Hearing Aid Industry at a Crossroads
With thirty plus years in the retail end of hearing aid dispensing, you might think that is a really dumb question.
You’re in the hearing aid business.
But, are we really?
Or, is thinking we are in the hearing aid business really the problem?
Traditional dispensing practices have been coming under increasing pressure from every conceivable angle and with so much at stake, the cover story of this month’s issue of “Hearing Review” and most of the issue dealt with differentiating our practices from the big box wholesale warehouses, and Internet operations.
With so much change in the consumer and hearing aid marketplace, could it be our very own viewpoints that are restricting our ability to effectively deal with the changes in our market?
One of the best examples of a nineteenth century industry that thought they were in one business, when they were really in another is classically taught as that of the railroads in this country. They were the veritable kings of industry at the end of the nineteenth century. Yet they were and have been totally displaced in their dominance.
The railroad Barons made the mistake of believing they were in the railroad business. They were actually in the transportation business. Because of the limited way in which they saw their businesses, they missed major opportunities for tying all our cities together in different ways and have been relegated to moving freight for vast majority of their revenue ever since.
Another example of an industry giant whose leadership misunderstood business they were really in was Kodak. Fat off a century’s worth of profits, their board believed they were in the photographic film business. When in fact, they were in the imaging business.
Not understanding the difference caused them to miss not only the entire digital revolution, but the value of the extensive patents that they held on digital imaging.
That once great company is now, but a shell of it’s former self, all for misunderstanding what business they were really in.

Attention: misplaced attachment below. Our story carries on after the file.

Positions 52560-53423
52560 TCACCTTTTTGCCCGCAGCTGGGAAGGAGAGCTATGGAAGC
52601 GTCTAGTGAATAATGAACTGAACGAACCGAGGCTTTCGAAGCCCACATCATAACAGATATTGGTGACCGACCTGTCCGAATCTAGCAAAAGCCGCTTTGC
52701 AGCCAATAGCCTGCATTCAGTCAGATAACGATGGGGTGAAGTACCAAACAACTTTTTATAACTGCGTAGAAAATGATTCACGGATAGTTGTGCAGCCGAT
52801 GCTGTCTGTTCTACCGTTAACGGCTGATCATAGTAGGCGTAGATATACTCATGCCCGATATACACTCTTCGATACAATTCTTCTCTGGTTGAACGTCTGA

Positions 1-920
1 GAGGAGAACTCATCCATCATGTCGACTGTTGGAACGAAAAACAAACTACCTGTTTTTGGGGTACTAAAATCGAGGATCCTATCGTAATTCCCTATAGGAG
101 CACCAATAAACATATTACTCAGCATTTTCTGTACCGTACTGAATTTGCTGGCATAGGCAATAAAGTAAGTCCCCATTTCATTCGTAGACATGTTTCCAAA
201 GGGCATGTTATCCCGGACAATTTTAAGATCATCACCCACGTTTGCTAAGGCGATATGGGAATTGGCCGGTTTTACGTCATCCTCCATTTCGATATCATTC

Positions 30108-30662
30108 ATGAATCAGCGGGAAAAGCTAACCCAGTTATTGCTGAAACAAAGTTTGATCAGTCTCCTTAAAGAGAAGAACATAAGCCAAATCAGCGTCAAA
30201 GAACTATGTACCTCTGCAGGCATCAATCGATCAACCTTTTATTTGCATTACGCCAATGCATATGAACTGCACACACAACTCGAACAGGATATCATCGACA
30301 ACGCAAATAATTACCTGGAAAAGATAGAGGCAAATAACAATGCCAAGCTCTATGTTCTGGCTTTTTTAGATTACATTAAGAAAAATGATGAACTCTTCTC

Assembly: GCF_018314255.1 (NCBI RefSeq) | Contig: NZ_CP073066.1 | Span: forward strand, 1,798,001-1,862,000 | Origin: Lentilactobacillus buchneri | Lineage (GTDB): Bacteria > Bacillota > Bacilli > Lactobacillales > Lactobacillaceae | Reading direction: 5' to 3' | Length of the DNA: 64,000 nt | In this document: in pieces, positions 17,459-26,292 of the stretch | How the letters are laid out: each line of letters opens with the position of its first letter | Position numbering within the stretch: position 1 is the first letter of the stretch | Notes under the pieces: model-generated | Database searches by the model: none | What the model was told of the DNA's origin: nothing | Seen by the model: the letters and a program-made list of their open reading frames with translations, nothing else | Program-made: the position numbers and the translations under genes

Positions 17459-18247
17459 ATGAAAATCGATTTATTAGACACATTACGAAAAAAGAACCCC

We need look no further than our own neighborhoods for examples of other such misunderstandings. Blockbuster, the giant video rental mammoth of the eighties and nineties believed they were in the video rental business, when they were really in the home entertainment business. Where they once dominated, even owning the famed Orange Bowl at one time, they’re now bankrupt. Gone.
Another example, even less savory is the case of Enron. Who believing that they were not only the smartest guys in the room, but best connected. They went from being an energy supply company, to believing that they were the company controlling the supply of energy. We know how that hubris turned out.
Is the hearing aid industry making the same mistake as the railroad barons?
Are we limiting ourselves, and those we could reach by believing we are in the hearing aid business, when actually we are in the personal communications business?
Are we limiting those we reach, by only looking at the gear we have available, as a single use medical devices?
Are we so trying to control a market that we will end up with a fate similar to Enron’s?
Or, are we dooming ourselves to only hauling freight, while Smith’s invisible hand provides a solution from the outside in the form of a player who sees the potential for what we have to offer, as reaching far beyond our ability to see it ourselves?